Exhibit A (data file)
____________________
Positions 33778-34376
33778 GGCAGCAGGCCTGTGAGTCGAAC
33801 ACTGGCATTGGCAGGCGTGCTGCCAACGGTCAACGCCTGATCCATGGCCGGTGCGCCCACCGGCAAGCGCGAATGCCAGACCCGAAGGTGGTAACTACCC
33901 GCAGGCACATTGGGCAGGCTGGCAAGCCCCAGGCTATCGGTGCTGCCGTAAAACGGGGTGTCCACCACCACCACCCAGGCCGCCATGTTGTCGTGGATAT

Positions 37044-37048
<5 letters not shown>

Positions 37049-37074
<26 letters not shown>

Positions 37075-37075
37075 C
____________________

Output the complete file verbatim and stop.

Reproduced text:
Positions 33778-34376
33778 GGCAGCAGGCCTGTGAGTCGAAC
33801 ACTGGCATTGGCAGGCGTGCTGCCAACGGTCAACGCCTGATCCATGGCCGGTGCGCCCACCGGCAAGCGCGAATGCCAGACCCGAAGGTGGTAACTACCC
33901 GCAGGCACATTGGGCAGGCTGGCAAGCCCCAGGCTATCGGTGCTGCCGTAAAACGGGGTGTCCACCACCACCACCCAGGCCGCCATGTTGTCGTGGATAT

Positions 37044-37048
<5 letters not shown>

Positions 37049-37074
<26 letters not shown>

Positions 37075-37075
37075 C